Like Wilson’s Local Industry and Wind Up, the creation and growth of the installation took place over a period of time in front of on-lookers. Taking about an hour per line, the installation measured 16 by 30 feet upon completion. Viewers reveled in the opportunity to witness the process and appreciated the time and care it took to produce just a single strip of color. By providing people with access to the production, and not merely the product, Hur’s project gave viewers a greater appreciation for the labor involved in creating the specific art work, and perhaps also art in general.
For Spring Hiatus, participants were central to the process and the final outcome of the work. Though not explicitly choreographed, the small yet meticulous acts of measuring, pouring the silk powder, and tweezing out renegade flecks were carefully enacted. Instead of being mere spectators, volunteers acted as docents, creating space for curiosity, tension, and dialogue—critical components of the public sphere. In both Spring Hiatus and I Dreamed Your Utopia, Hur’s most recent installation of the striped pattern, brought together strangers, acquaintances, friends, and family to help construct works of art.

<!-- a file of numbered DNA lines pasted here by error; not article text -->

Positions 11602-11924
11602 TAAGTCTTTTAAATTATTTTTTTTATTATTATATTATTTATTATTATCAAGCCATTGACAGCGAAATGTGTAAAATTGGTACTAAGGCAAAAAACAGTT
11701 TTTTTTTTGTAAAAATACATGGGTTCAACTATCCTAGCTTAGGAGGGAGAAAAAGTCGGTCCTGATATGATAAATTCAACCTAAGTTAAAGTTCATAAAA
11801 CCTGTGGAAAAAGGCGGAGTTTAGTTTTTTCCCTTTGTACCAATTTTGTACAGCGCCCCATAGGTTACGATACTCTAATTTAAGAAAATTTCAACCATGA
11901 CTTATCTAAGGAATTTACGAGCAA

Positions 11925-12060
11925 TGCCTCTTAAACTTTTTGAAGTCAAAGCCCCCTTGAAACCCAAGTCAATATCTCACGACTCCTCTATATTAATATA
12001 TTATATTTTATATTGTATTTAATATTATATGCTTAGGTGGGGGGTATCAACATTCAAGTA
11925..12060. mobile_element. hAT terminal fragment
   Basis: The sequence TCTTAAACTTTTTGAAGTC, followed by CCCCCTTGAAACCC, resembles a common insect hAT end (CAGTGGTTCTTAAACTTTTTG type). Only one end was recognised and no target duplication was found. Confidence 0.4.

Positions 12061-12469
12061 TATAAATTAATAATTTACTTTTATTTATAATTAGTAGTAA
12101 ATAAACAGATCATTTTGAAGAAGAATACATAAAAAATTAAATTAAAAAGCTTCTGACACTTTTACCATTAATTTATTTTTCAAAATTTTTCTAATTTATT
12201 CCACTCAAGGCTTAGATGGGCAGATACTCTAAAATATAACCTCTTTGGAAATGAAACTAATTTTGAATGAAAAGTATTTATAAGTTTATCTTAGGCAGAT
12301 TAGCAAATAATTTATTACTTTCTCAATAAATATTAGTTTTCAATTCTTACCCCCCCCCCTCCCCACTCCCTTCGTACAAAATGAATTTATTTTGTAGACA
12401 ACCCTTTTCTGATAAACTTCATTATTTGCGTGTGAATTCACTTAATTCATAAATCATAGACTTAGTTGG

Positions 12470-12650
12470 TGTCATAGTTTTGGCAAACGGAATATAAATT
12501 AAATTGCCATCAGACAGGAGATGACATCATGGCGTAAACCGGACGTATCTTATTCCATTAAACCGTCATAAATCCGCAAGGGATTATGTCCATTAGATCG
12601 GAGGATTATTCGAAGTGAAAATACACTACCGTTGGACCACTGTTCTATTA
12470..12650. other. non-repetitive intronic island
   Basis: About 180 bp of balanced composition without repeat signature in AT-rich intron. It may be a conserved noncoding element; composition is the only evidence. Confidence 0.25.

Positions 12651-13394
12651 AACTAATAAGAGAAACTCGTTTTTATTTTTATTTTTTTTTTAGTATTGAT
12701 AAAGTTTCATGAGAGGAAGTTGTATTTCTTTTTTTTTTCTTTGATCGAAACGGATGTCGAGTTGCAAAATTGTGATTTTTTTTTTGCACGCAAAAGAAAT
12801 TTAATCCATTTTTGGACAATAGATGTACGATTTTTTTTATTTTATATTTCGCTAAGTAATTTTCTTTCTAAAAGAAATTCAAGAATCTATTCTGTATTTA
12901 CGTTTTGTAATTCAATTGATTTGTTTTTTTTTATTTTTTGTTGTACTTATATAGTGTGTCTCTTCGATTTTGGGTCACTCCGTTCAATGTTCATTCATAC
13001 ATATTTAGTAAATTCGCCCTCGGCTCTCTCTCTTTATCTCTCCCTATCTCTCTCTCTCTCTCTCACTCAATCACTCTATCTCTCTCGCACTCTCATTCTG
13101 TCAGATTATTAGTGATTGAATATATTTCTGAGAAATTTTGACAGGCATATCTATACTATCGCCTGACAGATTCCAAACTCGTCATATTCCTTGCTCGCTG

When considering ephemeral works, process often takes primacy over the final product. The transparency of process works to debunk the myths created with Modernism: first, that a work of art can exist as an autonomous entity whose meanings and implications are self-contained; and second, the artist as genius (or magician), whereby the artist is lauded as the sole font of creativity and originality. Highlighting the process recognizes the value and time of artists’ works in tandem with their assistants and collaborators. It also serves to address the larger construction of space, by implicitly or explicitly acknowledging the environment that a work is being created within. Wilson and Hur utilize labor in ways that converge and diverge as they construct artwork; both brim with personal and political meanings. Allowing different points of entry to engage with their work challenges the notion of public art.
For further reading see Julia Bryan-Wilson’s book Art Workers: Radical Practice in the Vietnam Era , which connects art history and theories of labor to illuminate how artworks and protest actions were central to this pivotal era in both American art and politics. Julia Bryan-Wilson also has an essay in the catalog that accompanies Anne Wilson: Wind/Rewind/Weave.
In her monthly column, The Fringe, Kristin Juárez writes on the intersections of art and the public sphere. She emphasizes art as a vehicle for visualizing social, environmental, and political issues pertinent to our lives both in Atlanta and abroad. This column traces her exploration of interdisciplinary practices that continue to reflect, foster, or challenge contemporary notions of collective identity.
Check BURNAWAY to read The Fringe on the second Wednesday of every month.